One of my favorite tags on Pinterest for a very long time was the “simplicity” tag. It was filled with useful monthly decluttering challenges, stark Scandinavian interiors, and sweet quotes. Recently, while scouring the tag for inspiration for last week’s post, I realized the tag has become cluttered with angry quotes, “stuff shaming” articles, and “brutally honest” callout posts.
There are a ton of niche communities online, covering everything from slime to buying houses. In all of these little communities, at a certain point, they become big enough to have drama, to create “standards” and gateways to entry that prevent newer members to break into the culture. It doesn’t matter what the community is, toxicity moves in.
Toxicity comes in many forms. It can be drama, it can be standards. The kind that I have seen come into the minimalist community has been pressure to do more and beat out all the others.
Get rid of more things.
Make your walls more barren.
Declutter until you have only the absolute essentials, and then cull that list down.
Remove everything that is sentimental from your life.
Shame others who don’t embrace the “movement”.
It’s an easy trap to fall into. When you find a lifestyle choice, it’s like getting a new haircut; you want everyone to notice, and you want to tell anyone who doesn’t notice about it. You want to tell everyone about the hairdresser who did your hair. You want to take new pictures of yourself with the hair and change all of your social medias to match it.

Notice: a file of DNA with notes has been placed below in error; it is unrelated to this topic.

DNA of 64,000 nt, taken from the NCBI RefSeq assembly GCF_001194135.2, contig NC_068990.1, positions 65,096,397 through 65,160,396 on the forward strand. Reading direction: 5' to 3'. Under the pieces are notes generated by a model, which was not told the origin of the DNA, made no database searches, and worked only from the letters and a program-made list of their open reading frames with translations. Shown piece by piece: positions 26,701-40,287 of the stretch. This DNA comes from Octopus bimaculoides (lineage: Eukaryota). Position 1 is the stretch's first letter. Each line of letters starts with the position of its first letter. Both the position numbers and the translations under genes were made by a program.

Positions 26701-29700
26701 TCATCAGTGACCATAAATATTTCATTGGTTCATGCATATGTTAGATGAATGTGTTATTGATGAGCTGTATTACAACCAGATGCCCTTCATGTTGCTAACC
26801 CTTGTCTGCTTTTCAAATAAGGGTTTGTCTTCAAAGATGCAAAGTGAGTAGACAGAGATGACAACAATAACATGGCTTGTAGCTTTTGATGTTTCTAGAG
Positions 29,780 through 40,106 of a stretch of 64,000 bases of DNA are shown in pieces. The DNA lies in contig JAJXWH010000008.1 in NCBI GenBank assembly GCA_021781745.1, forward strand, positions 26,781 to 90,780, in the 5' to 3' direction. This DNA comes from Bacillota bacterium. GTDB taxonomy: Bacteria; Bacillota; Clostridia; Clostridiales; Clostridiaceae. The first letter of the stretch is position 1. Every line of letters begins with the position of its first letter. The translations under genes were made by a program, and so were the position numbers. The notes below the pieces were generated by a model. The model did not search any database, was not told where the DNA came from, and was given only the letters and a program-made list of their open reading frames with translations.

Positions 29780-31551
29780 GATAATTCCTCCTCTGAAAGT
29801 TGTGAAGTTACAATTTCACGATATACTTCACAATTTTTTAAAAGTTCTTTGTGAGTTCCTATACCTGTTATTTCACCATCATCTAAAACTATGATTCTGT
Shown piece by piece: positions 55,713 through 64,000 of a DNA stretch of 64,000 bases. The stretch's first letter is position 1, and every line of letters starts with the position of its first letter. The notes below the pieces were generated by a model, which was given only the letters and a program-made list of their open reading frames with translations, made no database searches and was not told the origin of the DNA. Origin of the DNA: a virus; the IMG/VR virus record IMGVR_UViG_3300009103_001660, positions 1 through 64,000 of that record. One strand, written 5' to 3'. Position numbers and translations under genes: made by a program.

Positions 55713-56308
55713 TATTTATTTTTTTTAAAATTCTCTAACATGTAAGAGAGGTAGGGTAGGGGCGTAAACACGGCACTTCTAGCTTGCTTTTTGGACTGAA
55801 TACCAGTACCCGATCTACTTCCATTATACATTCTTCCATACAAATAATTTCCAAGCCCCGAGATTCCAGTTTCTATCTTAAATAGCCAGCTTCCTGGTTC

Okay, it’s a convoluted analogy. But it’s the best way that I can explain what the effect of all consuming minimalism looks like. It looks like a tag all filled with negativity. It looks like minimalism becoming unwelcoming.
Let’s face it, while internet drama is ridiculous, it actually consumes some peoples’ lives. It’s more than just words on a screen, it changes the way people live. There are users who follow the minimalist tag through all of the phases and forms, and this kind of toxicity makes it hard for them to keep up.